Wednesday, January 31, 2007

Studying about Education in Japan

Recently, I held a two-week seminar about education in Japan with 2 American students and 2 Japanese students. The first week, we learned about the school system in Japan: pre-war education, post-war education, compulsory education, laws governing elementary schools, junior high school and high schools. The second week we read an article about discipline in junior high schools and had a discussion (Fukuzawa, E. (1995). The path to adulthood according to Japanese middle schools. In T. Rohlen & LeTendre, G. (eds.) Teaching and Learning in Japan. Cambridge University Press.)
Some of the highlights of the discussion are below.
(Note to the Reader: As I started to write the highlights of the discussion, a lot of my opinions started to come out and are thus half of the content below are my personal rantings rather than highlights of the discussion).
The Difference between elementary school, junior high school and high school: In elementary school, learning is less teacher-centered and more learner centered. Students do projects and are encouraged to participate actively in class. In junior high school, learning is more teacher-centered and teachers are more authoritarian. One of the reasons is high school entrance exams and teachers must complete the curriculum in limited class time. The primary goal of elementary school and junior high school are to socialize children in to becoming good citizens of Japan. Education is compulsory up to high school. Although high school is optional 97% of all Japanese young adults attend some kind of high school. High schools, for the most part, are more focused on academics and less on character building. Students must study, study, study to get into the university of their choice.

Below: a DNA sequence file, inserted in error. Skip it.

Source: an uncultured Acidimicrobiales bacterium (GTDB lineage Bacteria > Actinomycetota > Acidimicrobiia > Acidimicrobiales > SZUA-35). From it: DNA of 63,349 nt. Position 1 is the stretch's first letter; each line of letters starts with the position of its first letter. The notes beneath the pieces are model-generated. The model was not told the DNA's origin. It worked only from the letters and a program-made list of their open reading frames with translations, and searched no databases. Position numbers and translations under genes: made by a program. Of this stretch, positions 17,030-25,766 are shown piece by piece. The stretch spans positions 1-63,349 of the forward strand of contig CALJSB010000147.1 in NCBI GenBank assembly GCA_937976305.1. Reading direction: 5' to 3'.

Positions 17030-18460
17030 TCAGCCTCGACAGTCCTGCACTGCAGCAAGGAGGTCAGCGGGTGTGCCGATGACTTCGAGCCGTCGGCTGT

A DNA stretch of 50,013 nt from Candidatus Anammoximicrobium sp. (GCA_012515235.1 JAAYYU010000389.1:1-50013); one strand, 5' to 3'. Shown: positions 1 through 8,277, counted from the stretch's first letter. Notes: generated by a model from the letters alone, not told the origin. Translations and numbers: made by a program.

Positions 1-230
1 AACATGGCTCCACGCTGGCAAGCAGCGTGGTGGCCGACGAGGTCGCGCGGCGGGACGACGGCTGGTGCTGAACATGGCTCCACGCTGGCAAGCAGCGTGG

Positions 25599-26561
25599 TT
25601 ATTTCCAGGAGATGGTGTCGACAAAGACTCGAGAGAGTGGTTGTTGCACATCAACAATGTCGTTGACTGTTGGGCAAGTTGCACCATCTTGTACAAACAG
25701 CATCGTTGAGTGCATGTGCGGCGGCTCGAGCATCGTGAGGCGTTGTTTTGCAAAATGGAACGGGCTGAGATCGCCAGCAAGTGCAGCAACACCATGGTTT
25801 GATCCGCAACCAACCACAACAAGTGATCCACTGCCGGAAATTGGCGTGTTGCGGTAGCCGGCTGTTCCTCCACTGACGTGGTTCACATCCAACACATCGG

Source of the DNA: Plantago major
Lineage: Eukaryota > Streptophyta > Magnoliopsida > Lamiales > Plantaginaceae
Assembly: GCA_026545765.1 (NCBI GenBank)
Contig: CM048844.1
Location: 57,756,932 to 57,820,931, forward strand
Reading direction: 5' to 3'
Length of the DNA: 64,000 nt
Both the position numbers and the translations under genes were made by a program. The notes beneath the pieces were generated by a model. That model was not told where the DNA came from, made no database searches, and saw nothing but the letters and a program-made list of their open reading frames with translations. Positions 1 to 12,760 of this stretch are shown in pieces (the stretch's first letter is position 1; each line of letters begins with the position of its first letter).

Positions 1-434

Cram School: In junior high school and high school many students attend cram school after their normal school. In my opinion can be good. For example, if a child does not understand something in his class, he can get extra help at cram school . Considering that teachers have to move at a fast pace, cram school can be very helpful. However, perhaps one of the drawbacks of cram school is that a teacher can too a very mediocre job in his class but it will not matter because the students can learn what their teacher failed to teach effectively in cram school. Thus, there is no pressure on teachers to improve their teaching. Another drawback is that students can afford to sleep through class because they might study the content later at cram school. I think the overall drawback to cram school is that it minimizes the importance of the traditional school class.
The Difference in Workload Between High School and University: MM, sitting in the back left, said that in high school she studied from early morning to midnight but at university that was not the case. It is common knowledge that in Japan to get into an excellent university students must study incredibly hard for the entrance examinations. After getting into university, perhaps some students want to take a well-deserved rest. MM, though, happens to be a hard worker.